The Anatomy of the Ulna

The Bone That Breaks in a Wrist Fracture

In This Article

The ulna, along with the larger and stronger radius, makes up the forearm. Being longer and thinner, the ulna is often more easily fractured as a result of trauma. The upper end (the head) of the ulna meets with the lower end of the humerus and one side of the radius. The size and location of the ulna allow for more freedom of movement and increased rotation of the forearm.

This placement of the ulna in relation to the radius allows for humans to have more range of motion in the forearm as compared to other mammals.

Anatomy

The top end of the ulna has a distinguishing feature which sets it apart from other bones, including the similar radius. The top of the ulna forms a C-shaped bump, which is made up of both the radial notch and the trochlear notch. As its name suggests, the radial notch is the point where the radius joins the ulna. These two structures rest on each other and combine to form the forearm. This notch allows for the radius to move smoothly and freely on the ulna, which allows for the rotation of the forearm.

The trochlear notch is the area on which the humerus joins the ulna. This union occurs near the elbow joint, where the humerus from the top portion of the arm ends and the ulna from the lower portion of the arm begins.

The meeting and movement between the humerus and the ulna allow the common motion of bending and straightening the arm at the elbow to occur.

As with nearly any part of the body, a deformity can occur. Madelung’s deformity is a birth defect resulting in the poor formation of the palmar ligament and the forearm bones. This causes chronic or persistent dislocation of the ulna, along with a shortened forearm. This is just one of the diagnoses affecting the ulna which can be addressed surgically and therapeutically.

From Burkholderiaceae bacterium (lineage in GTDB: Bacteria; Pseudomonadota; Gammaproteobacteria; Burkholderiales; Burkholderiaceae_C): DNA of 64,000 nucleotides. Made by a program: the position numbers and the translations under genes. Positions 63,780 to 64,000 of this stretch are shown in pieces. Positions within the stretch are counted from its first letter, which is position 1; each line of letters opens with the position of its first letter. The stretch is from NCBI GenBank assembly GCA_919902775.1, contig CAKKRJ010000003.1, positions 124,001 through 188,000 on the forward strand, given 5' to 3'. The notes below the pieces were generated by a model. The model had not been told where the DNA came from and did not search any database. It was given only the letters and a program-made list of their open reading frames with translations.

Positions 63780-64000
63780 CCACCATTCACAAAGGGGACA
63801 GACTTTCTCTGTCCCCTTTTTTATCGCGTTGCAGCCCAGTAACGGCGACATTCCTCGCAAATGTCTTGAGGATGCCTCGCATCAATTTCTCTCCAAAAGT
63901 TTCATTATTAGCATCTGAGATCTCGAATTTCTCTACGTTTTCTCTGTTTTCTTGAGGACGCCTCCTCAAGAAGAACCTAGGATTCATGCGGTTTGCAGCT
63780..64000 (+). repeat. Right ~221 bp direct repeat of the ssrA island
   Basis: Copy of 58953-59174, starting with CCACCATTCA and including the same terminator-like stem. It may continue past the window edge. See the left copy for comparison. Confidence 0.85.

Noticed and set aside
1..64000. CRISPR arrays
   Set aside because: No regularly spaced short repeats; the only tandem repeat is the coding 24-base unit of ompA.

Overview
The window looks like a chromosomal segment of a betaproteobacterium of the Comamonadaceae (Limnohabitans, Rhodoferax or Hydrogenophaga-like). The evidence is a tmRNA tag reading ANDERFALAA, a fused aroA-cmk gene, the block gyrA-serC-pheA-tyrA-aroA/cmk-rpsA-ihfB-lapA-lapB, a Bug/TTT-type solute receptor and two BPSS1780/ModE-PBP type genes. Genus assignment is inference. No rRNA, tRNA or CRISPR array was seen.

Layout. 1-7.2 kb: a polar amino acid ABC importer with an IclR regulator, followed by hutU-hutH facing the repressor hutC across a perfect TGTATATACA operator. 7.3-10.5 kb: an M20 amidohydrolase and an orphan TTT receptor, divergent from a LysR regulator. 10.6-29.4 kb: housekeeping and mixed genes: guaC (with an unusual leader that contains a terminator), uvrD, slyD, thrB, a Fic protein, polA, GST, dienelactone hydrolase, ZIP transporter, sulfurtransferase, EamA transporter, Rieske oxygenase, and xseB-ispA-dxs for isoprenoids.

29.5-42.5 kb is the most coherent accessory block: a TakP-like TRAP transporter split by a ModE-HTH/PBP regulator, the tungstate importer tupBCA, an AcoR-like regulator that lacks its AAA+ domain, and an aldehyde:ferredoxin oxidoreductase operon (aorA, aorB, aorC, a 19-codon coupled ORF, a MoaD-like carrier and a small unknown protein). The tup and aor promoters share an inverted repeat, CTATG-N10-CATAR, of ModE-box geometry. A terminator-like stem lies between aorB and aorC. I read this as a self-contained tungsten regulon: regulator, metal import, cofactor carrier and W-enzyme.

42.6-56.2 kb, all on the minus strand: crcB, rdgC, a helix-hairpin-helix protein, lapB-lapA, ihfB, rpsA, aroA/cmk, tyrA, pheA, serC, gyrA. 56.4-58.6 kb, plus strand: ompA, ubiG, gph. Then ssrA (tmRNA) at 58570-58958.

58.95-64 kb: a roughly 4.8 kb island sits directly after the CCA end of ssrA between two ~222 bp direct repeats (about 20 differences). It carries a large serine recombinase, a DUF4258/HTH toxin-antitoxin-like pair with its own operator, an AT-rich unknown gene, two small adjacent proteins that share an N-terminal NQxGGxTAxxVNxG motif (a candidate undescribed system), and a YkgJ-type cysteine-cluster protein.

Function

The main function of the ulna, along with the radius, is to assist with rotation. This rotation allows for maximal function of the wrist and hand due to the increased range of motion. The sole motion of the elbow joint is flexion and extension, otherwise known as bending and straightening the arm. Due to this limitation, the forearm allows for increased motion of the wrist and hand without warranting any motion from the elbow joint.

The configuration of the ulna on the radius allows for the lower portion of the forearm to give motion to the wrist and the hand. This allows for precise functions such as writing, manipulating buttons or other small objects, turning doorknobs, carrying objects, using tools, typing, and more. Such motions tend to require the use of the wrist and individual fingers, which requires a stable upper arm along with rotation and mobility of the forearm.

Associated Conditions

A diaphyseal forearm fracture, commonly known as a wrist fracture, is one of the most common injuries to the ulna. Though this fracture can occur as the result of a multitude of trauma-related reasons, the leading cause is falling on an outstretched arm. For this reason, a diaphyseal forearm fracture usually happens in a younger population, as their reflexes cause them to attempt to break their fall.

Fracture to both forearm bones, the ulna, and the radius is typically the result of a fall or other related incident.

A single fracture to the ulna (or radius) is usually seen in instances where a direct blow or outside force acts on the bone.

Types of fractures that can affect the ulna include:

  • Greenstick Fractures: These are partial fractures, also known as hairline fractures to an otherwise intact bone.
  • Complete Fractures: These are full fractures where the bone breaks into two pieces.
  • Compound Fractures: Also known as open fractures, this occurs when a piece of bone fragment pierces the skin.